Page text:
Ten Little Beasties, written by Rebecca Emberley, illustrated by Ed Emberley, Roaring Brook Press, $12.99, ages 2-6, 32 pages, 2011. Black-and-white beasts dance their way to ten and back in this entrancing book of movements and shapes. From the granddaughter-grandfather team that brought us There Was an Old Monster! comes a frenetic, fun book of counting beasts. The book begins with a scalloped monster with floppy legs, then adds in a hovering creature with bat wings, and a snake with Chicklet teeth and an oversized eye. As the pages fill up, readers' eyes dart faster and faster, trying to keep track of where each beast has moved to. By mid book, a naughty beastie with a crocodile jaw begins to gobble everyone up until the only ones left are him and a little triangular beastie. But will this tiny guy be any match? For more fun, download Rebecca's song to the book at

Tuesday, October 11, 2011

A Century Later: The Secret Garden

Illustrated by Robert Ingpen, Sterling, $19.95 (hbk)
Frances Hodgson Burnett's beloved tale of a neglected girl and the secret garden that transforms her life and the lives of her uncle and ill cousin turns 100 this year.

Published in 1911, The Secret Garden is the story of 10-year-old Mary Lennox, who goes to live with her reclusive uncle after her parents' death and restores a garden that inspires them all.

As she tends the garden, Mary transforms from a standoffish, sour girl who never knew love to a caring niece who helps her uncle overcome grief and her unhappy cousin find the hope to get better.

In celebration of its centennial year, I've posted two beautiful new editions of the book, one illustrated by the inimitable Robert Ingpen and the other with cover art by needlepoint artist Jillian Tamaki, along with favorite quotes and a fun fact.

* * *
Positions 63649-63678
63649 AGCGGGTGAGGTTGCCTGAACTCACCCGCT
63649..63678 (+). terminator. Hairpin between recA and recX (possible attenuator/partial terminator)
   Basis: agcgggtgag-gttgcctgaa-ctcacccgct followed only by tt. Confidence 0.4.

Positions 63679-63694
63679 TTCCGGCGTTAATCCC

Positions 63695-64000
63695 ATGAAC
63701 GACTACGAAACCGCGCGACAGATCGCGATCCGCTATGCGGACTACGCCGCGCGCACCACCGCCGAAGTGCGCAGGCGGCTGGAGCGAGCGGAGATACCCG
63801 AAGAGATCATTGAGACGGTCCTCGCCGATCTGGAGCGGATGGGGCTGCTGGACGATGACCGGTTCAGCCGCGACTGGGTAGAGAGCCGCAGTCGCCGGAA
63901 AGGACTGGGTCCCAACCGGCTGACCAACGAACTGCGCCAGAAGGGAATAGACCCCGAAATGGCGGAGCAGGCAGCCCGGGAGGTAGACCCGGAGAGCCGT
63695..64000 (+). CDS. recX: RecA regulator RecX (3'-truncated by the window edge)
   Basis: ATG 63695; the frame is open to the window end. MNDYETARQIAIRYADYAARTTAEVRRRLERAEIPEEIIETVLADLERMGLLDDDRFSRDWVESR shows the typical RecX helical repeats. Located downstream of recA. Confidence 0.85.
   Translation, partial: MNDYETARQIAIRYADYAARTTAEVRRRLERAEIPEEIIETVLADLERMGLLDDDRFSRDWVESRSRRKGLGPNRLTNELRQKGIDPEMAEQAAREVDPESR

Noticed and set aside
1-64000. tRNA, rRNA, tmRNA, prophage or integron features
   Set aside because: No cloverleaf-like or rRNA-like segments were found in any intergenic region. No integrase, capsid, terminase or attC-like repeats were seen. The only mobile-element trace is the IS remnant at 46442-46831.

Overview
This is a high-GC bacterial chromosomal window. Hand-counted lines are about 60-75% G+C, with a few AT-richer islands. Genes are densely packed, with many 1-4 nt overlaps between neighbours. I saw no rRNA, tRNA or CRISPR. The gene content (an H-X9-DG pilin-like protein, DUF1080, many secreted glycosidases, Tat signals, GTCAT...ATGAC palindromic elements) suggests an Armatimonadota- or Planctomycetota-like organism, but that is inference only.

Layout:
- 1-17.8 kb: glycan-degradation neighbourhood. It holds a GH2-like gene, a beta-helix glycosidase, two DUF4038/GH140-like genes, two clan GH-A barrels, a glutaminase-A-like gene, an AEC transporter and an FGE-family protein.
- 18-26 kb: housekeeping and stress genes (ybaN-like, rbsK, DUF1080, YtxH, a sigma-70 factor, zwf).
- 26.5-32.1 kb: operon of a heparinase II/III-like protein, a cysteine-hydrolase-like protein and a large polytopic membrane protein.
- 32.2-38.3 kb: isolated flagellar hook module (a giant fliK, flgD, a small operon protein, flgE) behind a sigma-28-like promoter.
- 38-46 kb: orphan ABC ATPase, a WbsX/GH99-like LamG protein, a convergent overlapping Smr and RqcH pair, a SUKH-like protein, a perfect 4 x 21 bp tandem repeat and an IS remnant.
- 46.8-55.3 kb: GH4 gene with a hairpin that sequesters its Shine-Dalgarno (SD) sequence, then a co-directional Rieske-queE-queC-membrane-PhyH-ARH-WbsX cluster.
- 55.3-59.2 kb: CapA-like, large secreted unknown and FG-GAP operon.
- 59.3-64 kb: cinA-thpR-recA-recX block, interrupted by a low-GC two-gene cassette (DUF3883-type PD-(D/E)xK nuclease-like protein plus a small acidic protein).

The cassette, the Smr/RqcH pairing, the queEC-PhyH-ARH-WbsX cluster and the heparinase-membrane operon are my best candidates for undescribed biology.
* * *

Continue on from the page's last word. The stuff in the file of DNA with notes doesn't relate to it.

Both of the following quotes are from Chapter 23, "Magic," after the garden comes alive and Mary, her friend Dickon and her wheelchair-bound cousin Colin are brimming with joy at seeing the plants burst to life:

Cover embroidery by Jillian Tamaki, Penguin, $16 (pbk)
The first describes the return of roses to the secret garden and echoes the positive feelings growing inside Mary and Colin as each realizes that thinking good thoughts can makes their lives happier.

"Rising out of the grass, tangled round the sun-dial, wreathing the tree trunks and hanging from their branches, climbing up the walls and spreading over them with long garlands falling in cascades -- they come alive day by day, hour by hour. Fair fresh leaves, and buds -- and buds -- tiny at first but swelling and working Magic until they burst and uncurled into cups of scent delicately spilling themselves over the brims and filling the garden air."

The second one is a quote from Colin. Once cross and self-pitying, he is now bursting with hope, as he watches buds determinedly push their way up through the soil in his late mother's garden.

"'Of course there must be lots of Magic in the world,' he said wisely one day, ' but people don't know what it is like or how to make it. Perhaps the beginning is just to say nice things are going to happen until you make them happen. I am going to try and experiment.' "

And lastly, here's a fun fact about the book:

The working title for The Secret Garden was actually Mistress Mary, as Mary's obstinate demeanor at the beginning matched the personality of the character in the English nursery rhyme Mary, Mary, Quite Contrary.

Tuesday, October 4, 2011

Mo Shows His Metal

Photo by Kristin Angel @2011 The Eric Carle Museum
Mo Willems, the beloved creator of the Knuffle Bunny books, scales his art to new heights -- 5 feet to be exact -- with "The Red Elephant."

The 1,500-pound sculpture, designed by Willems and sculpted by artisan Sam Ostroff, was installed this Saturday at The Eric Carle Museum of Picture Book Art in Amherst, Massachusetts.

"I began my career making small wire sculptures which somehow led to a life as a children's book maker," Willems said. "So the opportunity of combining my passions and placing a large sculpture at a picture book museum is too awesome to pass up."

Willems is also the author and illustrator of the Elephant and Piggie readers, and the acclaimed picture books Don't Let the Pigeon Drive the Bus! and Leonardo the Terrible Monster.